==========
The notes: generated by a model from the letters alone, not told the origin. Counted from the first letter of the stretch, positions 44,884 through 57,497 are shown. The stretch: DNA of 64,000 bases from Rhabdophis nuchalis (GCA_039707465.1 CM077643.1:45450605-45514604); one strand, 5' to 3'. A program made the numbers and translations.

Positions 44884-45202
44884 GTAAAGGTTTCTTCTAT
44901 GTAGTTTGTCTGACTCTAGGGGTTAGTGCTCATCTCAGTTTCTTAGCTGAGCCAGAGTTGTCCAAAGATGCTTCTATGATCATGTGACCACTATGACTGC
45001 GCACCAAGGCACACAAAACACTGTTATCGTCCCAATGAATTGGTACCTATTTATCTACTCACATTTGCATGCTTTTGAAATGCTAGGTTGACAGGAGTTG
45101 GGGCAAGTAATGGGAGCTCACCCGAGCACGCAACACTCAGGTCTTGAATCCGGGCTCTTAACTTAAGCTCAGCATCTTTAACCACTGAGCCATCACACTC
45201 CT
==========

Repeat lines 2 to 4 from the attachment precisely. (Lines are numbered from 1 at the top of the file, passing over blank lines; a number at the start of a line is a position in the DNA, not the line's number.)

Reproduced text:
Positions 44884-45202
44884 GTAAAGGTTTCTTCTAT
44901 GTAGTTTGTCTGACTCTAGGGGTTAGTGCTCATCTCAGTTTCTTAGCTGAGCCAGAGTTGTCCAAAGATGCTTCTATGATCATGTGACCACTATGACTGC